Boy Just Landed The Largest Bluefin Tuna Ever Caught By Someone 10 Or Younger, And It’s The Size Of A Goddamn Buick
Last week I brought you news of two brothers (10, 12) fishing out of Tasmania who each set world records for Bluefin Tuna, records for both their ages and for the class of fishing line being used. Well I’m sorry to be the bearer of bad news to those little bros from Down Under, but their records just got absolutely demolished by a 10-year-old boy fishing out of Prince Edward Island, Canada, the world’s premiere destination for giant bluefin tuna fishing. 10-year-old Koen Norton is now sitting on the all-tackle pending IGFA world record for bluefin tuna (for ages 10 and under) after he reeled in a mammoth 486-pound bluefin this past Sunday.
— David Common (@davidcommon) August 25, 2015
To put young Koen’s new 486-pound bluefin tuna world record into perspective, the two fish caught by the 10 and 12 year old boys from Tasmania weighed in at a whopping 262.35 pounds and 246.92-pounds (respectively). So Koen Norton’s new record-setting bluefin tuna outweighs the fish caught in Tasmania by over 200-pounds each. The 10-year-old boy from Prince Edward Island certainly had to fight for his fish of a lifetime, taking over an hour to drag in the mammoth tuna!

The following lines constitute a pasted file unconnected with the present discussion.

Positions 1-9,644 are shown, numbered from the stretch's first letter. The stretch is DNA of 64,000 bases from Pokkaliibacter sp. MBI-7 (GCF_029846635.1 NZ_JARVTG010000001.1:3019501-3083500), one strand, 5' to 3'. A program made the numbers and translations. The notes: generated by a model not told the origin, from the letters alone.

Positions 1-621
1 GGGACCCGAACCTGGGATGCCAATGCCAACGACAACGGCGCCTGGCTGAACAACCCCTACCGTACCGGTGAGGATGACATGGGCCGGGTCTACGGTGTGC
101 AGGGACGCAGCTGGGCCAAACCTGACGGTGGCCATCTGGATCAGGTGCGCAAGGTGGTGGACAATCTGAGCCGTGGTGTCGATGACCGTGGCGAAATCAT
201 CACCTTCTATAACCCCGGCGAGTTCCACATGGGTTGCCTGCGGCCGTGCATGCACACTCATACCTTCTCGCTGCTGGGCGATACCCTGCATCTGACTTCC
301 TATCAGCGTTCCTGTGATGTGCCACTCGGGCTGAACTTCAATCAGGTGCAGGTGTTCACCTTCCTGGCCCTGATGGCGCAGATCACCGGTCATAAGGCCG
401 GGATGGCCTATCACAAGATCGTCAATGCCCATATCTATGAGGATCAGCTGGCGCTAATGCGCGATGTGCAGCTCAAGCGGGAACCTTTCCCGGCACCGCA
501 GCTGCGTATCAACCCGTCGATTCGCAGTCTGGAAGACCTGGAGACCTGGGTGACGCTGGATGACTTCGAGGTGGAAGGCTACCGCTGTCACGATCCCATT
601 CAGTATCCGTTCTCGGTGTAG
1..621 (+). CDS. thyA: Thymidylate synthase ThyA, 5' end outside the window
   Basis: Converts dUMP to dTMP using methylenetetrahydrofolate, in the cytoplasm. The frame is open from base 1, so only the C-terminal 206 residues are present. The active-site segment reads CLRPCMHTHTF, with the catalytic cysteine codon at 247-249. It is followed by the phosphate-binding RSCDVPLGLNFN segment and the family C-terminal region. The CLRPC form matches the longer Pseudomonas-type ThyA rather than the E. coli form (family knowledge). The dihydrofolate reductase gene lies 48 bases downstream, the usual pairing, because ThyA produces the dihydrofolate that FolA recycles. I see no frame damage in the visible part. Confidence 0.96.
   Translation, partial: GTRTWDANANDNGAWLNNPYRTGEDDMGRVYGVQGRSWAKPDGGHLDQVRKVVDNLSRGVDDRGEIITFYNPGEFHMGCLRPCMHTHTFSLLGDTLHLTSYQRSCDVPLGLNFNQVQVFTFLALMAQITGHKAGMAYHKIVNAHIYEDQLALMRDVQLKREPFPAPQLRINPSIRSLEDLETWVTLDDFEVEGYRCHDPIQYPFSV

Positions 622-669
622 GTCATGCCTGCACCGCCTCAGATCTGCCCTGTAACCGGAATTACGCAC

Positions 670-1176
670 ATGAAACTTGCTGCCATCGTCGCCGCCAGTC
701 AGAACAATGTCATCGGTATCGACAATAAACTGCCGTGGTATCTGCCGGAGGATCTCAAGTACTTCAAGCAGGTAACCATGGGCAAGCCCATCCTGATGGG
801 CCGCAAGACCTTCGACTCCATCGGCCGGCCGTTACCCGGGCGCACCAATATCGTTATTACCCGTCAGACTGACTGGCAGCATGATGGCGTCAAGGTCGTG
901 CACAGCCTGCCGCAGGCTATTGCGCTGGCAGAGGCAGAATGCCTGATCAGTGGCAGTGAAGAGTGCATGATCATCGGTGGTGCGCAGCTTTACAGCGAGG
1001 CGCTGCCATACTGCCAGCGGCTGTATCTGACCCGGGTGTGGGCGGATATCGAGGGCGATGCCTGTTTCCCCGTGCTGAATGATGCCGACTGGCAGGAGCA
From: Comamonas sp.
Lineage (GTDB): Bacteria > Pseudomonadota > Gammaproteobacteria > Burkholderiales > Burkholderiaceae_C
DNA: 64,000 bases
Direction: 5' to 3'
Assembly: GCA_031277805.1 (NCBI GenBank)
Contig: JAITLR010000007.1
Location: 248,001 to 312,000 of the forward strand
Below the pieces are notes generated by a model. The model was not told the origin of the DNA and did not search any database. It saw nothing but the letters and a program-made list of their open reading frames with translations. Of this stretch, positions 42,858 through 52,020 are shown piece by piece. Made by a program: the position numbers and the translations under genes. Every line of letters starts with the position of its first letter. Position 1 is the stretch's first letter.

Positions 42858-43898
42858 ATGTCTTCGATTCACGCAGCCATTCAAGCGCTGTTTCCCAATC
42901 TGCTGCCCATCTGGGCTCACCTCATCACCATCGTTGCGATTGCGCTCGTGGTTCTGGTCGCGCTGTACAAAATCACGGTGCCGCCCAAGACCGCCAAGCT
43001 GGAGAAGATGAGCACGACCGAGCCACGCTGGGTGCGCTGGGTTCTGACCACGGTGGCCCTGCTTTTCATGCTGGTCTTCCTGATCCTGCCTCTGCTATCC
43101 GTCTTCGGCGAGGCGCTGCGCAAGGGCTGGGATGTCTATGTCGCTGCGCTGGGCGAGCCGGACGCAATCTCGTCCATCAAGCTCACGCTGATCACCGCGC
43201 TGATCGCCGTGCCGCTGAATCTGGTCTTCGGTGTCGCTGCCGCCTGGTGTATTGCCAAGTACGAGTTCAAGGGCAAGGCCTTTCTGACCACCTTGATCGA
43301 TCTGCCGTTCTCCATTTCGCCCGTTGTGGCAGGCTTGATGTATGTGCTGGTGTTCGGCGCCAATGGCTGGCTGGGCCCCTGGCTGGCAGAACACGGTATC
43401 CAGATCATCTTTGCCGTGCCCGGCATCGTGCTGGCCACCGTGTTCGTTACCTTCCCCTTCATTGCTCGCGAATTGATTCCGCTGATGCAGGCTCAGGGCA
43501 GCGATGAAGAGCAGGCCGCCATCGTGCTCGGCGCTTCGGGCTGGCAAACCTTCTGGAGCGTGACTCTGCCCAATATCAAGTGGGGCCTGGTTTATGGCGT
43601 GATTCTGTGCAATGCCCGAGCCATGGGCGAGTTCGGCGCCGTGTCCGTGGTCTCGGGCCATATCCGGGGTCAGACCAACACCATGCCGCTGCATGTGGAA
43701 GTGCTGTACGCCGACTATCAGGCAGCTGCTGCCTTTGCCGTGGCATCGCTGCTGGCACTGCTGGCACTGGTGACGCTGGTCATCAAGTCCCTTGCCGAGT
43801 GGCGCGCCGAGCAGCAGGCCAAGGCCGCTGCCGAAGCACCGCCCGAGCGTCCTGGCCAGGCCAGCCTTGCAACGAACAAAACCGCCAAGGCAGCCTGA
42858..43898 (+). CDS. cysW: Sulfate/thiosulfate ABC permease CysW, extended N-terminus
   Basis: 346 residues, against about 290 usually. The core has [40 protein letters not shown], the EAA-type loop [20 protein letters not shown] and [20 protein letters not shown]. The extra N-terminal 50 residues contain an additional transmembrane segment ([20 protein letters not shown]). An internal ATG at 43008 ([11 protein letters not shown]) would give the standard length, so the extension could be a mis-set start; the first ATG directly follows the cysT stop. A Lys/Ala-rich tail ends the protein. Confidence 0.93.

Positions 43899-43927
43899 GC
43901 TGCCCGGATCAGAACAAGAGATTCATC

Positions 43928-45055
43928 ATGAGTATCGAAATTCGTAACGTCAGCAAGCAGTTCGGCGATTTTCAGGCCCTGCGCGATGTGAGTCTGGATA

A young P.E.I. fisherman is looking for confirmation he may have hooked a new world record for the largest tuna caught by someone aged 10 and under.
Ten-year-old Koen Norton was on his family’s charter boat Sunday when he caught a 486-pound bluefin tuna off Naufrage Harbour, in northeastern P.E.I.
His father says that qualifies as a new record for largest tuna landed using the stand-up technique by a child 10 and under, but Guinness still has to confirm.
Koen Norton said he has been practising his technique all summer.
“You do a squat, and then when you go up you reel, and then you keep doing it,” he said.
“When he stops pulling me to rest, I just reel it to him so he can’t stop and get a rest.”
— CBC News (@CBCNews) August 25, 2015
Based on the CBC video above, Koen was targeting a fish of a certain weight specifically to catch world record bluefin tuna that day, and top the recent records caught in Tasmania. What’s continuing to blow my mind though is these Canadians calling it a ‘Guinness World Record’, when Guinness has diddly squat to do with fishing world records…Absolutely nothing. If you’re going to cover fishing then you need to at least know what in the heck you’re talking about: IGFA is who handles any and every fishing record (and they do A TON of conservation work).